Not so much as a fart of Biogas

by | September 1st, 2010 | Camps International, Failures, Water & Sewage | 2 Comments

You will recall from my earlier post that we have been building a biogas digester at Camp Tinangol with Camps International.

The aim of this prototype was to test whether a biogas digester could be built using unskilled labour, such as gap year students on a Camps International trip. We based our design on the well documented Deenbandhu model with a ferro-cement fixed dome for storing gas under water pressure.

Camps International are also working with us on a second digester at the Bornean Sun Bear Conservation Centre (BSBCC)

Our results to date have been inconclusive because the BSBCC digester is still under construction and at Tinangol, although complete, the digester has failed at the testing and commissioning stage.

Reasons for the failure at Tinangol are due perhaps not surprisingly to poor workmanship. The body of the digester was not watertight and the fixed dome was not air tight.

An important lesson that we learned is that it’s better to test a digester with water and a compressor first before you fill it with shit!

A week or so after filling the Tinangol digester with ‘fuel’ the camp residents reported a foul smell and grey water seeping up through the ground at the perimeter of the digester. We had to pump all the shit out and flush the digester twice with fresh water before it was clear to dig out around the digester back to slab level and pour an extra skin of concrete around the entire thing to block the multiple leaks.

With water-tightness rectified and tested satisfactorily we turned our attention to testing for air leakage. We did this by hiring a compressor (the type used by builders to power nail guns) and pushing an air hose down the displacement tank and into the body of the digester so that we could fill the dome with air.

Using a home made ‘U’ tube pressure gauge we sat back and waited to see whether the digester would hold the 10cm static head of water pressure that we had pumped in.

The pressure deflated faster than a whoopee cushion under a fat man’s arse.

With reference to a schoolboy trick for locating bicycle tyre punctures we coated the digester dome and gas pipes with a viscous washing-up-liquid solution and pressurised it again. By this method we quickly located gas leaks in the pipes that distribute biogas to the kitchen stove. These leaks were easy to fix with some extra plumbing tape and a silicon gun but the ferro-cement dome stubbornly refused to reveal the location of other leaks.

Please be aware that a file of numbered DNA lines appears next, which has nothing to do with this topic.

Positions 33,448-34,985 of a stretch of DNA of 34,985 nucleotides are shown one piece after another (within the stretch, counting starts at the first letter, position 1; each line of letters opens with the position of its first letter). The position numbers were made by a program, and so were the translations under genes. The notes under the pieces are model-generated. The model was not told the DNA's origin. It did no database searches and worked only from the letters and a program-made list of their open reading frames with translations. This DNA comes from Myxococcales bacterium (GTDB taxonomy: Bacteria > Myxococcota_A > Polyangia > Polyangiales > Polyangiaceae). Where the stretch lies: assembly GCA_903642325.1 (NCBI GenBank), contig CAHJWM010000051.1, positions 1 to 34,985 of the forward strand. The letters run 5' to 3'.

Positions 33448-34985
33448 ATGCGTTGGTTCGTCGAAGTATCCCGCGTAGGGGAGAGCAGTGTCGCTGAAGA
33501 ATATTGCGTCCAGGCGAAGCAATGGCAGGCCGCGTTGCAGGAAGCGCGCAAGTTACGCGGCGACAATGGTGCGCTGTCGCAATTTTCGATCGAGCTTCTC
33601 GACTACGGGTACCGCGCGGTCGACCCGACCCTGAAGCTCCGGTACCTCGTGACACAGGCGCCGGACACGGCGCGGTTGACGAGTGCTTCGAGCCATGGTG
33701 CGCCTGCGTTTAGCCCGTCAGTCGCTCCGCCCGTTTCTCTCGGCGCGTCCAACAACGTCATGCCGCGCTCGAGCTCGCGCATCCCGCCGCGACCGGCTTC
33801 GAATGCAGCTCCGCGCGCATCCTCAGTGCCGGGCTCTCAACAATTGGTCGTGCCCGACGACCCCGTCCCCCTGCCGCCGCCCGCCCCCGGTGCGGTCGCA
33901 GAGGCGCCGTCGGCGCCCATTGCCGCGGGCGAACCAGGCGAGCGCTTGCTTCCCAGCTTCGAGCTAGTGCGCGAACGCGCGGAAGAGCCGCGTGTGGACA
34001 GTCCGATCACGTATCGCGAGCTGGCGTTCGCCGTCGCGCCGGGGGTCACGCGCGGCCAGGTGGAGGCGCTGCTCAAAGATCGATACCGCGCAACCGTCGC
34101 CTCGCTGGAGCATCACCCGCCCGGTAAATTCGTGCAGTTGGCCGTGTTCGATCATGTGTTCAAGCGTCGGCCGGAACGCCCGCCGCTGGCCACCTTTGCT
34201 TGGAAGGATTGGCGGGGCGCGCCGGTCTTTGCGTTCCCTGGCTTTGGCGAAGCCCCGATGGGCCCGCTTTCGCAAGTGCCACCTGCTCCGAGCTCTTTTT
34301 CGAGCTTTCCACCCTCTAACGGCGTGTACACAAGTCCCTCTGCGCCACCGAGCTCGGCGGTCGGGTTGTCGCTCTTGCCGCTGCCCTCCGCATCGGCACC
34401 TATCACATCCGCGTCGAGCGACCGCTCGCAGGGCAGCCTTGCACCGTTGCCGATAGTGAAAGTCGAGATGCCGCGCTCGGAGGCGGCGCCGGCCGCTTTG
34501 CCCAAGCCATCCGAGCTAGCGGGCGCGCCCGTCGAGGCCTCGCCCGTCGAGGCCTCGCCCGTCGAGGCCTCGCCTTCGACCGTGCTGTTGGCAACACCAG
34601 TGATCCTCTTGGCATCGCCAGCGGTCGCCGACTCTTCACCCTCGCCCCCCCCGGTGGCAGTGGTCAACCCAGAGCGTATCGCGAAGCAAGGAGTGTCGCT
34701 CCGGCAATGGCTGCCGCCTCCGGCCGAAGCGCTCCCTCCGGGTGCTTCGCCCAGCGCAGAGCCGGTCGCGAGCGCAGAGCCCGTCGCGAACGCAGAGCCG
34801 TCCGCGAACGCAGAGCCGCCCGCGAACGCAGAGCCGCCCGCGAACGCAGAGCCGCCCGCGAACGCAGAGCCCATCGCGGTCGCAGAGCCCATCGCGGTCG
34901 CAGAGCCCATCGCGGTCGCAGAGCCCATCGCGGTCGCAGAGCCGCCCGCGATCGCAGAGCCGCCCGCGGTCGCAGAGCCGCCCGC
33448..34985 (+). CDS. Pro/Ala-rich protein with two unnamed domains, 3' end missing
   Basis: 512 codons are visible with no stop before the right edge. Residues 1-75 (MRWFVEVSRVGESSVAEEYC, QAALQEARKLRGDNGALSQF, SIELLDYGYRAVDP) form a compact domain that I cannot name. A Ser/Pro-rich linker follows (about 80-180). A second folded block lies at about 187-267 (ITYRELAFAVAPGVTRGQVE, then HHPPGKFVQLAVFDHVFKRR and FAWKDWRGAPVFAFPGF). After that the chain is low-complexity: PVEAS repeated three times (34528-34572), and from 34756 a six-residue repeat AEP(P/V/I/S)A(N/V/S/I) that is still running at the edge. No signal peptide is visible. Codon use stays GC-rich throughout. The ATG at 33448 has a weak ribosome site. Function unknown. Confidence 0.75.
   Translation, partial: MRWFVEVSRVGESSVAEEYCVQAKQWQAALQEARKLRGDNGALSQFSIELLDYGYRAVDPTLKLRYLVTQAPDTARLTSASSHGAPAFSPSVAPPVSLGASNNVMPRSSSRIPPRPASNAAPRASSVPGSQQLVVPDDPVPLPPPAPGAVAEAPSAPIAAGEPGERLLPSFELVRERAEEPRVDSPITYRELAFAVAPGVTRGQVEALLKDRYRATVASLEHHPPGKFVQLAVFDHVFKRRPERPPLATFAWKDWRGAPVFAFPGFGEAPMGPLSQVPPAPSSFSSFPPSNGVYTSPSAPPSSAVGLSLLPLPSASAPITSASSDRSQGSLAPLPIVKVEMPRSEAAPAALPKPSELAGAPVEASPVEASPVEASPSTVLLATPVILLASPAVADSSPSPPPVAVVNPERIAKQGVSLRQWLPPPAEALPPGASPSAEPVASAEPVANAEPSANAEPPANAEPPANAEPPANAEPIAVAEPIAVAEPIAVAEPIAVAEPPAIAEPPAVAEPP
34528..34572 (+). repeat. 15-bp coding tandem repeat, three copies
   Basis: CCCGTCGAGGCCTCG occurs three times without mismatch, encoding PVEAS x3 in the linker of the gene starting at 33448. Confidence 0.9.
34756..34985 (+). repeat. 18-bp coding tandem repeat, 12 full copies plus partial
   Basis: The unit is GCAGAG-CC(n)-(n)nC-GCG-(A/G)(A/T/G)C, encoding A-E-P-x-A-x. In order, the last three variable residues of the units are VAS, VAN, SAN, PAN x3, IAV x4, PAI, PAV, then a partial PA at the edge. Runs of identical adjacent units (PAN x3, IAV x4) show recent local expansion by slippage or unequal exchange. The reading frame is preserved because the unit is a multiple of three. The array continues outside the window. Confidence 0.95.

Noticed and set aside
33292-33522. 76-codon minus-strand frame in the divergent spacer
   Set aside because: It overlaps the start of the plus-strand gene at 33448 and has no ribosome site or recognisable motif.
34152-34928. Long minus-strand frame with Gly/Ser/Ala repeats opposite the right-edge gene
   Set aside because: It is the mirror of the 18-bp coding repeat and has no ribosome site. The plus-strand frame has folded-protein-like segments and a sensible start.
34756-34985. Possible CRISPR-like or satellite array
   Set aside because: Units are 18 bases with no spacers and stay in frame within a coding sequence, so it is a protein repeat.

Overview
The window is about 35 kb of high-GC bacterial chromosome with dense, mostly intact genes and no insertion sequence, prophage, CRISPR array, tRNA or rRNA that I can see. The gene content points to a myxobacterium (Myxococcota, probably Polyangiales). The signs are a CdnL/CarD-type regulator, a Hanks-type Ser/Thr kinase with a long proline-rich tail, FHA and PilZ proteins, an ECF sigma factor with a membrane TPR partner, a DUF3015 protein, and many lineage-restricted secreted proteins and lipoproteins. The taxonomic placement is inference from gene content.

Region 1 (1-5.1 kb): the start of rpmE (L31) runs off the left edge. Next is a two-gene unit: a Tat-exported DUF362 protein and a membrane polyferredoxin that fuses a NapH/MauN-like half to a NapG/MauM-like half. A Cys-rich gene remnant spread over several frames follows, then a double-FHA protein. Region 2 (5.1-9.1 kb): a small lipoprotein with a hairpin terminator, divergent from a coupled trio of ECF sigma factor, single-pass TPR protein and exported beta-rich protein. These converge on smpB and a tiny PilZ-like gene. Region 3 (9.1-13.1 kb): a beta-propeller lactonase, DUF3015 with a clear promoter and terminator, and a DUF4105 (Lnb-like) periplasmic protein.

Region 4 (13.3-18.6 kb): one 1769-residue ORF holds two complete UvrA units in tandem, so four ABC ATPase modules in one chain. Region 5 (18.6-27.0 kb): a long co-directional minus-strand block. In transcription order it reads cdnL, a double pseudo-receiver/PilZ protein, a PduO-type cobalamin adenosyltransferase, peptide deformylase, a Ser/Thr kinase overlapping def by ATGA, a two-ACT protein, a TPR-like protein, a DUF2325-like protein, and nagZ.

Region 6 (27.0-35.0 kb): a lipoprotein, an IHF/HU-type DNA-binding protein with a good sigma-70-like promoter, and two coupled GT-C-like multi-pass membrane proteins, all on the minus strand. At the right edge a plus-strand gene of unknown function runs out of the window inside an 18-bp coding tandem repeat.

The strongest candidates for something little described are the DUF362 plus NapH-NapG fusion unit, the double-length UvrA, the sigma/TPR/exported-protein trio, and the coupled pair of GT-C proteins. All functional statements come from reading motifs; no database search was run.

The digester still would not hold pressure.

We tried testing the dome at different pressure levels to see if we could isolate how far up the dome was the point of leakage. This made no difference except that at higher pressures the deflation curve was not uniform. There would be a fast initial deflation followed by a slower rate and then it would speed up again. Bubbles of air also appeared in the water in the displacement tank although we knew from the pressure gauge that the level of air in the dome was well above its underflow level at the displacement tank opening.

Our conclusion from these tests was that there were multiple points of leakage and that some leaks may be being transferred from one place to another through interstitial cavities in the ferro-cement dome and brickwork of the displacement tank.

We were not able to pinpoint the location of any of the leaks.

As the digester had already received multiple additional coatings of cement plaster we decided that it wasn’t worth putting on an extra layer to try to stop the invisible leaks.

Our strategy now is to wait until the BSBCC digester is finished and put that through the same tests. Being our second digester (more experience) and a little larger (easier working access) the quality of plastering work on this Mark II Prototype is a lot better than the first.

Meanwhile the effluent pipes in the Tinangol digester have been modified so that it can function as a normal septic tank.

If the BSBCC digester also proves to be incapable of storing not so much as a fart of methane we will look at an alternative biogas digester design; most likely with a floating gas holder where the use of prefabricated HDPE or fibreglass would more or less guarantee air-tightness.



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